Andres Reisinger, a digital artist based in Barcelona, Spain, designs surreal furniture that moves back and forth between the physical and the digital. “The original works are digital,” Mr. Reisinger said. “But it’s very interesting when some of my digital pieces evolve.”
Take, for instance, his Hortensia chair. Mr. Reisinger created the chair covered with geometric pink petals as a digital work, wanting to capture “the feeling of blooming flowers.” But after posting an image to Instagram, the chair met with such fanfare that he put it into production. A limited-edition sold out through a gallery in Milan, and, depending on the edition number, went for “around 30,000 euros.” Now he is in talks with Moooi, the Dutch furniture brand, to create a line based on his digital designs.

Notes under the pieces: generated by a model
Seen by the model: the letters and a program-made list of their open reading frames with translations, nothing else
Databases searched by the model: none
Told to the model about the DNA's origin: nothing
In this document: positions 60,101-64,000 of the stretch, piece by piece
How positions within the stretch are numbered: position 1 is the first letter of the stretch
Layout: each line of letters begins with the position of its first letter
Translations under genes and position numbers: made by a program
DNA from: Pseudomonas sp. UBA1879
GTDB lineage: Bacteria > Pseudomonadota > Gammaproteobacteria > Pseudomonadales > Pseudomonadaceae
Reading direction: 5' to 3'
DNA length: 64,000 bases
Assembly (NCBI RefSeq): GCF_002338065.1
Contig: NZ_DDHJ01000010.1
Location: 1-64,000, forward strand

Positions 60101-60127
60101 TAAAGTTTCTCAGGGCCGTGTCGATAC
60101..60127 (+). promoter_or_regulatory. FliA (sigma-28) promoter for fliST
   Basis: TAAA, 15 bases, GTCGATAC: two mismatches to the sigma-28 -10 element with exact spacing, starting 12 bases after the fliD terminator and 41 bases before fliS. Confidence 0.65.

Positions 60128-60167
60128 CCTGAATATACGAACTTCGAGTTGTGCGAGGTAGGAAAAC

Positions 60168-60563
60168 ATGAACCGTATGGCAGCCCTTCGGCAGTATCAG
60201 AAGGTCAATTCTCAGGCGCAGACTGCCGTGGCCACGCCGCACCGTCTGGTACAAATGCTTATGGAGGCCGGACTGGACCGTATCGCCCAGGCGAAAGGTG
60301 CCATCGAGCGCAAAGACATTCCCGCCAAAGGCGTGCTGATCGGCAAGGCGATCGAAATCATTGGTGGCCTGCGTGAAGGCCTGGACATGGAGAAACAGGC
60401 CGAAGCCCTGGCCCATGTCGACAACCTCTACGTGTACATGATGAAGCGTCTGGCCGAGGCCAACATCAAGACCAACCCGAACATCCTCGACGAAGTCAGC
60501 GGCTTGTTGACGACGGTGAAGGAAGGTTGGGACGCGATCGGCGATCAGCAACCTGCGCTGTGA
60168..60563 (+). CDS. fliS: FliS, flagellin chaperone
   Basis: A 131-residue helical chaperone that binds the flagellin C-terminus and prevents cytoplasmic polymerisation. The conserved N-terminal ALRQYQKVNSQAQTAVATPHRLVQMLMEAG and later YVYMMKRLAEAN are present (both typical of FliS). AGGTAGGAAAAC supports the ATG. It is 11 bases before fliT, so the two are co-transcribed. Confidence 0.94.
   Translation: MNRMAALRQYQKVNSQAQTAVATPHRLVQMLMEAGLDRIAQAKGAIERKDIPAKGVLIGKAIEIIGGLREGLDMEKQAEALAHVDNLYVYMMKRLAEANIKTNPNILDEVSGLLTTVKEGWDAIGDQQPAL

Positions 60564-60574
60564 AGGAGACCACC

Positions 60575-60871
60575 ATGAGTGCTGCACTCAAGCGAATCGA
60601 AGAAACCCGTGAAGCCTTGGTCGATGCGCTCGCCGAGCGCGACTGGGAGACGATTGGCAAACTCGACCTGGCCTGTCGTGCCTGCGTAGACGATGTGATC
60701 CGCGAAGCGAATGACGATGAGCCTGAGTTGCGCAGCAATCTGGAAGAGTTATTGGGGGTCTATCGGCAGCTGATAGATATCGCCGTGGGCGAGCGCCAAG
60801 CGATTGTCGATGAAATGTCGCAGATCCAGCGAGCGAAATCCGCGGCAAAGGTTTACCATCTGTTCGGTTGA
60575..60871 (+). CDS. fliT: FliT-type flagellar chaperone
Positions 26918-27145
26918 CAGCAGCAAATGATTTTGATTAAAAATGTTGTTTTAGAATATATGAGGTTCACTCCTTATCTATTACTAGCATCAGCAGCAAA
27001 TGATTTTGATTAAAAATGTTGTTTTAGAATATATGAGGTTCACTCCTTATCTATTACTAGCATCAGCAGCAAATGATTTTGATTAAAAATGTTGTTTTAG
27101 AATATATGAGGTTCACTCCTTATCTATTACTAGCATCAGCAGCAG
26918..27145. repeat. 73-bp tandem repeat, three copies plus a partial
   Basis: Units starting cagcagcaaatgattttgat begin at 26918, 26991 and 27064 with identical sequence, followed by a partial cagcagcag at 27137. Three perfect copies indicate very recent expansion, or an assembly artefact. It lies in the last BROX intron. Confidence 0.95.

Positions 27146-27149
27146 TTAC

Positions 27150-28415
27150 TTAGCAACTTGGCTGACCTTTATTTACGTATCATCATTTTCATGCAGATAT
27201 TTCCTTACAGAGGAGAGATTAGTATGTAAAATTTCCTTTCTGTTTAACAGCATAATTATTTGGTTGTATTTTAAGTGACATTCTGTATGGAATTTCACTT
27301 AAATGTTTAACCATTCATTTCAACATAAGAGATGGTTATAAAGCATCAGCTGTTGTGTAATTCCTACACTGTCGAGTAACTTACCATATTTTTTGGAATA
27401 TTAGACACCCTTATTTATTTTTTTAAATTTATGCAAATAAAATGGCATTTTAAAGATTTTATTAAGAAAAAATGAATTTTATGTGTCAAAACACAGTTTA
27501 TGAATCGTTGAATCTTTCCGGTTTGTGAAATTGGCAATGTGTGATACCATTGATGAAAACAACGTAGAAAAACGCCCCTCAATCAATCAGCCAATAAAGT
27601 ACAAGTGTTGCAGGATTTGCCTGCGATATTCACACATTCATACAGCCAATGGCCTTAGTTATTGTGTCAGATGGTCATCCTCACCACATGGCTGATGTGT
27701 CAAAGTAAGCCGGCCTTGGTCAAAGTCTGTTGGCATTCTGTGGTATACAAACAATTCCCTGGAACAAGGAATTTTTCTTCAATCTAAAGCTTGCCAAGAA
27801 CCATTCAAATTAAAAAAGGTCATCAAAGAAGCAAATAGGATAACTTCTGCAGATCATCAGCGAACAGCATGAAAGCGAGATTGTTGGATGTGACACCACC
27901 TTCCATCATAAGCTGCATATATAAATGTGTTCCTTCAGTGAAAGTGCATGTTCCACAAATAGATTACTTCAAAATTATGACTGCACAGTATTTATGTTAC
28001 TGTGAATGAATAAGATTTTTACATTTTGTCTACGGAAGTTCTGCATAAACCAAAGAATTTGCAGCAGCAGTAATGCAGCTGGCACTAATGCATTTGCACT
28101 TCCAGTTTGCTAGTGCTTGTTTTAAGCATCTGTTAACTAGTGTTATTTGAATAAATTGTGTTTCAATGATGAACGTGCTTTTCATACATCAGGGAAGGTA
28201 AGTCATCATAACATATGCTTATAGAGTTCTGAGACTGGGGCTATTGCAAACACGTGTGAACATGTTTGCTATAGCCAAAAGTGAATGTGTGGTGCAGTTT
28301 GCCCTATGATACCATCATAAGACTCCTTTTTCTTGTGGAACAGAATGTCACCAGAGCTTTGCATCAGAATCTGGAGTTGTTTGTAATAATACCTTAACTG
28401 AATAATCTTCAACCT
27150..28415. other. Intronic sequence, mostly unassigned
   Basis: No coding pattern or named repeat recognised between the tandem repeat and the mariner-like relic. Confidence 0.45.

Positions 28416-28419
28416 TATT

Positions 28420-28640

Mr. Reisinger’s latest NFT furniture series, the Shipping Collection, numbered 10 digital pieces, five of which were physically produced as well, and sold for the equivalent of $450,000 in crypto. “Some collectors were almost rejecting the physical pieces,” Mr. Reisinger said. “For them, the ownership of the artworks was more important.”
Pablo Fraile, a self-described digital art patron, collects the work of Mr. Reisinger. The work has “a layer of depth,” he said, that is beyond even traditional art. “He was able to produce an object that I have in my home, and I also have the NFT, and I also have the digital object,” said Mr. Fraile. “That is the only single available object of that kind.”
Yes, he acknowledged, a real chair is more useful. You can admire it in your home. “But it is less efficient than what I can do with the digital ones,” said Mr. Fraile, who lives in Miami. “We’re going to do a show in Europe. The NFT is going to cost me a few dollars to send and it can be presented in many ways.”